### A STUDY OF ELEMENTARY OPERATORS

### THESIS SUBMITTED TO THE

### COCHIN UNIVERSITY OF SCIENCE AND TECHNOLOGY FOR THE AWARD OF THE DEGREE OF

*DOCTOR OF PHILOSOPHY* UNDER THE FACULTY OF SCIENCE

By

### SINDHU G. NAIR

### DEPARTMENT OF MATHEMATICS

### COCHIN UNIVERSITY OF SCIENCE AND TECHNOLOGY

### COCHIN - 682 022

**DECLARATION**

### I, Sindhu G. Nair hereby declare that this thesis entitled

### "A **Study of Elementary Operators"** is based on the original research work carried out by me under the guidance of Dr.M.N.Narayanan Namboodiri, Department of Mathematics, Cochin University of Science and Technology, Cochin-22 and no part of this work has previously formed the basis of the award of any degree, diploma, associateship, fellowship or any other title or recognition.

**Cochin-22**

### CERTIFICATE

*This is to certify that the thesis entitled "A Study of Elementary* *Operators" submitted to the Cochin University of Science and Technology* *by Sindhu* G. *Nair for the award of degree of Doctor of Philosophy in the* *Faculty of Science is a bonafide record of studies done by her under my* *supervision. This report has not been submitted previously for considering* *the award ofany degree, fellowship or similar titles elsewhere.*

*Cochin-22*

*Dr. M.* *N.* *NARAYANAN NAMBOODIRl* *LECTURER*

*DEPARTMENT OF MATHEMATICS*

**ACKNOWLEDGEMENT**

I would like to express my sincere gratitude to Dr. M.N.Narayanan Nambnndiri, Lecturer, Department of Mathematics, Cochin University of Science and Technology for his sincere guidance, non terminating inspiration with out which, I would not have been able to complete my work.

I am highly indebted to my teachers Dr.T.Thrivikraman and Dr.A.Krishnamurthy for the helps given to me during the various stages of the work.

I wish to thank Dr.M.Jathavedan, Head, Department of Mathematics, Cochin University of Science and Technology for his support and for extending necessary facilities during my research period.

A special note ofthanks to all my Teachers, non-teaching staff, Librarian, Research scholars and M.Sc. students of Department of Maths., CUSAT for the co-operation they had given to me.

I am thankful to all my friends who directly and indirectly helped me in completing this work.

I wish to thank National Board of Higher Mathematics, India for the financial support given to me during my full time research period.

I take this opportunity to thank the Management, Principal and Colleagues of N.S.S.

College, Ottapalam-3 for the various helps given to me.

My parents, in laws, daughter and other family members helped me a lot during this work. I amthankful to all of them. Mere words can not express my gratitude to my husband for the encouragement and love given to me during my research period.

FinallyI praise the LORD who has been an unfailing source of strength and inspiration to me during my work.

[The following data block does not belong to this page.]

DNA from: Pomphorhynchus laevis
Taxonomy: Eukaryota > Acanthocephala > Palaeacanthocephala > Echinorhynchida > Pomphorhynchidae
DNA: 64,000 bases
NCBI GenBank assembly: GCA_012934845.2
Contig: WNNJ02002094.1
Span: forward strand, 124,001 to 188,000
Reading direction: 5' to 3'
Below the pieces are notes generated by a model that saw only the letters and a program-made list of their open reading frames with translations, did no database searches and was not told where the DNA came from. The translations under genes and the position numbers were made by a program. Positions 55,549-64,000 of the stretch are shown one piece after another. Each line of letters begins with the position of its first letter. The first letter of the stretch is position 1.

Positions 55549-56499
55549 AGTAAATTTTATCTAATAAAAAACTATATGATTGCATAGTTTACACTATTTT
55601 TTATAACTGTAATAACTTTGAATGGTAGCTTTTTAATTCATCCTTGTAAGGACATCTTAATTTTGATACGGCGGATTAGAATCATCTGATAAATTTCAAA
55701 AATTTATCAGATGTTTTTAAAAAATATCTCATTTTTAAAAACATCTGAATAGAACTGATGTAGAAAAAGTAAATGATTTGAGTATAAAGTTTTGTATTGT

**CONTENTS**

**Chapter I** **INTRODUCTION**

1.1

### Summary of the Thesis 2

1.2

### Basic Definitions and Theorems 4

1.3

### Notations that are frequently used

8**Chapter 11** **COLLECTIVELY COMPACT AND TOTALLY BOUNDED**

### 9

**FAMILY OF ELEMENTARY OPERATORS**

### 2.1 Collective Compactness 9

### 2.2 Total Boundedness 20

**Chapter III** **APPLICATIONS**

### 24

### 3.1 Applications to Operator Equations with Integral Operator 24 Coefficients

### 3.2 Application of Approximation of Functions 29

**Chapter IV** **LOCALLY AND RANDOM ELEMENTARY OPERATORS** **34**

### 4.1 Locally Elementary Operators 34

### 4.2 Random Elementary Operators 45

**APPENDIX**

### 49

**1** **CHAPTER**

**INTRODUCTION**

The study of elementary operators, which is evolved from the theory of ma- trix equations, was originated by Stephanos and Sylvester. But a symmetric study was begun in the late 50's by Lumer and Rosenblum. They emphasized the spectral properties of these operators and their applications to systems of operator equations. The study of these operators was developed in two branches, Spectral properties and Structural properties. The survey articles of R.E.Curto and L.A.Fialkov [17] give a very good picture of these two aspects.

Let X be a Complex Banach Space and*B(X)*denote the set ofallbounded
linear operators on X. A bounded linear map <I> on *B(X)* is called an ele-
mentary operator if there exists operators

*AI, A2,... , An*

^{and}

*B I, B2, · · · , Bn*

in *B(X)*such that

### "

*<I>(T)* =

*L*

^{A;T}*e;*

^{VT}

^{E}

^{B(X).}**i=l**

These operators are studied by researchers in connection with invariant
subspace problem, multi variable spectral theory, structure theory of operator
algebras, Riccati equations, Soliton equations etc.,. For A and B in*B(X),*the
so called generalized derivation

*TAB*

on B(X) defined by*TAB(X)*

= *AX - X* *B*

and thc 2 sided multiplication operator *MAB*

^{given by}

*MAB(X)*

= *AX*

*B*arc operators belonging to this class.

One important aspect of elementary operators is its compactness. K.Vala
in his paper [26] proved that the elementary operator <I> given by <I> (*X)* *=*

*AXB*

is compact iff A and B arc compact operators. Later on C.K.Fong and
A.R.Sourour [12] proved that an elementary operator<I>on *B(X)*is compact iff it has a representation

*<I>(T)*= E~~l

*A;TB;,*where each

*A;*and

*B*

*i*is compact. Here we study some structural properties of a family of elementary operators based on Anselone's theory of collectively compact operators [1].